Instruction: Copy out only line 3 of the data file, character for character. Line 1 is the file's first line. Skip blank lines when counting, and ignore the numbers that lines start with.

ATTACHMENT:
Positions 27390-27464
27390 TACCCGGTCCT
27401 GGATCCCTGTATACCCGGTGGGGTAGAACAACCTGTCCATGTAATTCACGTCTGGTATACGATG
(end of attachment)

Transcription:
27401 GGATCCCTGTATACCCGGTGGGGTAGAACAACCTGTCCATGTAATTCACGTCTGGTATACGATG